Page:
I recently watched The Banshees of Inisherin – in which, as one of the characters points out, there are no banshees.

OK, so we won’t find out from that movie what a banshee is. But what is a banshee? Do you know? If we look at things in popular culture – movies, for example – perhaps we can find out.

In the Avatar movies, banshee is the English name for a large pterodactyl-like creature named ikra in Na’vi. There’s even a ride in the Disney’s Animal Kingdom theme park in which you have 3D simulation of riding one (it’s awesome). It’s also the name of a similar creature – with a paralyzing scream – from the Darkover novels by Marion Zimmer Bradley (which may have been the inspiration for the Avatar name).

Both Marvel and DC comic universes have characters named Banshee. Marvel’s is a guy whose sonic scream is his superpower. DC’s Silver Banshee is a Celtic woman supervillain with assorted powers endowed by supernatural forces.

There are several musical groups bearing the name: Banshee (metal), The Banshee (new wave), The Banshees (garage rock), Siouxsie and the Banshees (please tell me you’ve heard of them; they’re Important in the History of Music). There are also boats, aircraft, and land vehicles named Banshee. 

None of these give us any clearer idea of what a banshee is. In popular culture, it’s a word like some ancient thing people have always seen here and there but never known the source or purpose of, so they make up their own stories.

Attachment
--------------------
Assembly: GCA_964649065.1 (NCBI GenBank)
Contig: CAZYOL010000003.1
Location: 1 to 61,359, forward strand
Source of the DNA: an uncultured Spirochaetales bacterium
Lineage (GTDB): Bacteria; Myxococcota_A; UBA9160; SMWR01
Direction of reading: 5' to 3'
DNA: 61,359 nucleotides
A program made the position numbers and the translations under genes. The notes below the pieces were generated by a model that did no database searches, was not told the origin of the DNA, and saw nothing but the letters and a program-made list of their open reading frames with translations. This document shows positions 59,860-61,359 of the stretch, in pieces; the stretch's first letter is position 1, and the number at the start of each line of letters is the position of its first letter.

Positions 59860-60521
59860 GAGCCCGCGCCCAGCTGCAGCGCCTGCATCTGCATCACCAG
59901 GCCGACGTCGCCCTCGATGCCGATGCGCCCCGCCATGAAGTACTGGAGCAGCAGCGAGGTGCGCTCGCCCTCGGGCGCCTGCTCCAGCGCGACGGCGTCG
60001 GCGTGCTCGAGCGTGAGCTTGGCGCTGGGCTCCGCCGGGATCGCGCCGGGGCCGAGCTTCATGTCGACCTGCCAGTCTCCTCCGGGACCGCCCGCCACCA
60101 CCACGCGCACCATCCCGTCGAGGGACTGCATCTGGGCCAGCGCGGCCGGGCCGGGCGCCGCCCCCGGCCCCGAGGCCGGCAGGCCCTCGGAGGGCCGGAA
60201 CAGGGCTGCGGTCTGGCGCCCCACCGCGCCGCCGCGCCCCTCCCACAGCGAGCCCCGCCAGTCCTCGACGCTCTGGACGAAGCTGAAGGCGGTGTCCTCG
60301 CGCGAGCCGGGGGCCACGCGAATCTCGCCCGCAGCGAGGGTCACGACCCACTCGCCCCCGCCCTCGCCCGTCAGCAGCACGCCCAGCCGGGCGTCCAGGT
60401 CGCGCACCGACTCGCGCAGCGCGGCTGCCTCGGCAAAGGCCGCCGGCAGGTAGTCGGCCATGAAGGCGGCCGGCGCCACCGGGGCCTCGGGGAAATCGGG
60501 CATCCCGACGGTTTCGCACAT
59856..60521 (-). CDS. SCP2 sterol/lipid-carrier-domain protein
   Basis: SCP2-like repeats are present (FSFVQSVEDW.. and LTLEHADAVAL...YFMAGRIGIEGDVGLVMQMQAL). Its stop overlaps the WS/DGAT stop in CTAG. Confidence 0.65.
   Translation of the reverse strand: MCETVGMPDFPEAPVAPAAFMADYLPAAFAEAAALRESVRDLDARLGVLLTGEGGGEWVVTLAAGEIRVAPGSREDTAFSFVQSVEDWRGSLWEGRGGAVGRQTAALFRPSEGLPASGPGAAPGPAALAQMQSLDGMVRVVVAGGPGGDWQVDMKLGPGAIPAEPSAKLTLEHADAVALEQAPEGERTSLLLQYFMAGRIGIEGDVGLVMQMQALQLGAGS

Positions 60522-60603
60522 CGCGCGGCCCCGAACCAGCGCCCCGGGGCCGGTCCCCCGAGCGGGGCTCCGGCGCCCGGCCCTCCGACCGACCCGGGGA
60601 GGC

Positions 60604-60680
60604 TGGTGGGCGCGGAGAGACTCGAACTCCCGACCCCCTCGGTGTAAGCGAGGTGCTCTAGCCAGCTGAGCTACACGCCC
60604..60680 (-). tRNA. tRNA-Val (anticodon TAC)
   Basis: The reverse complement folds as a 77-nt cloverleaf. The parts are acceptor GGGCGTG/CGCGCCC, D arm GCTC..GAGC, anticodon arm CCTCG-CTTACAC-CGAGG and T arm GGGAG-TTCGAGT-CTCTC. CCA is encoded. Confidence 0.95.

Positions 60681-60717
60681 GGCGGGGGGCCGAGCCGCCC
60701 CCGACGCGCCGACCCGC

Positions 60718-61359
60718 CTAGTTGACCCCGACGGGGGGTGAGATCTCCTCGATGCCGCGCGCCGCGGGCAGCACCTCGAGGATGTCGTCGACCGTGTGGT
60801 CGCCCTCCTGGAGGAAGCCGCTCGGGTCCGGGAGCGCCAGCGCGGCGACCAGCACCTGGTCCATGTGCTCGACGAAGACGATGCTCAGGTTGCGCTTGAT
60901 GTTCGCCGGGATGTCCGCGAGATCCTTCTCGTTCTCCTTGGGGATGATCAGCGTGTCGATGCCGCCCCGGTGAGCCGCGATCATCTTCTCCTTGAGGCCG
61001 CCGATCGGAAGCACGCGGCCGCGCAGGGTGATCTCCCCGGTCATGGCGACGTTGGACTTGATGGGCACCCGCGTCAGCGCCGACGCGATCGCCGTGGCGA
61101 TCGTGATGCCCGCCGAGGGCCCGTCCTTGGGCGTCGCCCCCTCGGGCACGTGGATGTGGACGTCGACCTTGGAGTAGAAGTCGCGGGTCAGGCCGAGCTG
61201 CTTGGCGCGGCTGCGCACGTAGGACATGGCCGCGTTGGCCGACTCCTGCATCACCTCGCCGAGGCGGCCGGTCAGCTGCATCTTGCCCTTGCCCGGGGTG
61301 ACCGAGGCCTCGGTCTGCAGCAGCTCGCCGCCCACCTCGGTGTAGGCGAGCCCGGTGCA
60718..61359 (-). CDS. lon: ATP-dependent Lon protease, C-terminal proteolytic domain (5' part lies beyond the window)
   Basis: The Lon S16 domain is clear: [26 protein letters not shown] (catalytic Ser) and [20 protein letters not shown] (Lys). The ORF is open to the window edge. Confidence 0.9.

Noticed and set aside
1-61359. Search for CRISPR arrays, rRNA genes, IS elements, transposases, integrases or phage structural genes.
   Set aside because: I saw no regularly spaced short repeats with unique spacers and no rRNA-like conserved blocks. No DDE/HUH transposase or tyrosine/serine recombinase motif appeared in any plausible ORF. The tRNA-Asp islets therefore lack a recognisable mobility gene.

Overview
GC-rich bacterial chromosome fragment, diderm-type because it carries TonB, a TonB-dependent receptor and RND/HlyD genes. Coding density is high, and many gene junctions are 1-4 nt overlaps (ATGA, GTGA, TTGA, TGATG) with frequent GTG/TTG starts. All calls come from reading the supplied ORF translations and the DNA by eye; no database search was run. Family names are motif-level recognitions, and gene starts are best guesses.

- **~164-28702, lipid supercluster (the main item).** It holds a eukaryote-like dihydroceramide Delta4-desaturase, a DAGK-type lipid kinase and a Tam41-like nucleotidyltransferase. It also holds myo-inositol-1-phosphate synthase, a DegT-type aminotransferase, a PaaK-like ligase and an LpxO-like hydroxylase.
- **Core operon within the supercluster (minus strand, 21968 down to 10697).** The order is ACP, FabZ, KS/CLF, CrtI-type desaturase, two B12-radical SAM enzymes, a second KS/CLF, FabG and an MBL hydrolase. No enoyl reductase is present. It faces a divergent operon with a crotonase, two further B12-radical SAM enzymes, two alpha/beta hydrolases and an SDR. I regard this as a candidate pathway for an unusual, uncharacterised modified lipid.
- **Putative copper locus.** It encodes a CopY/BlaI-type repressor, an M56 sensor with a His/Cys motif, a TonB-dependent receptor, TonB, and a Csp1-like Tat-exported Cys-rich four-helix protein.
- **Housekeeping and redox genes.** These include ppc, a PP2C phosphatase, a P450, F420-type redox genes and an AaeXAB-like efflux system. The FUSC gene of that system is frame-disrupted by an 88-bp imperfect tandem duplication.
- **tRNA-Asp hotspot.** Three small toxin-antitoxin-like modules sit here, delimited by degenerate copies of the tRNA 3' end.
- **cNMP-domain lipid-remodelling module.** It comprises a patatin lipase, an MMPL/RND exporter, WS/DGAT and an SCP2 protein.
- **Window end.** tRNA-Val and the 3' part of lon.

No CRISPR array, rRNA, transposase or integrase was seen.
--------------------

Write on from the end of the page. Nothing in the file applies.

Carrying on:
But we do know that somehow banshee is a word for a terrifying magical being. Does it look like a bandersnatch as animated by Ralph Bakshi? Most people wouldn’t be able to say. When we encounter the word in general use, we see it in one kind of comparison: “scream like a banshee” or “screech like a banshee” or “wail like a banshee” or “howl like a banshee” or something similar. Anyway, it sounds terrifying. I wouldn’t be keen on it.

Wait, did someone say “keen”? As in “keen like a banshee”?

Yes, that’s a thing.

So banshees are keen?

No. Banshees keen. As in wail in mourning. This word keen is an Anglicization of the Irish root caoin-, as in caoineadh ‘keening’. A banshee will wail to mourn the death of a person. But – and this is a key feature – the banshee will often mourn the death in advance. People will know someone’s going to die because they hear a banshee keening.

So, um, there’s like a, uh, pterodactyl sitting by a grave, and screaming in despair? 

No. It’s a little fairy woman. And maybe she sits by a fairy mound. 

Not quite superhero or sci-fi/fantasy level, is it?

Banshee, you see, comes from Irish bean sí. The first word, bean, which is said about like “ban,” means ‘woman’. The second word, , said like “she,” is, in most contexts, the Irish word for ‘she’ – but not in this context. Here, it’s the genitive – identical to the nominative – of , formerly spelled sídhe,* meaning ‘fairy mound’. Which in its turn is descended from the same Proto-Indo-European root that gives us English seat. A bean sí is a woman of the fairies, a fairy woman, and her most notable role is to foretell deaths. By keening. (She does it diligently. You could say she’s a real keener.)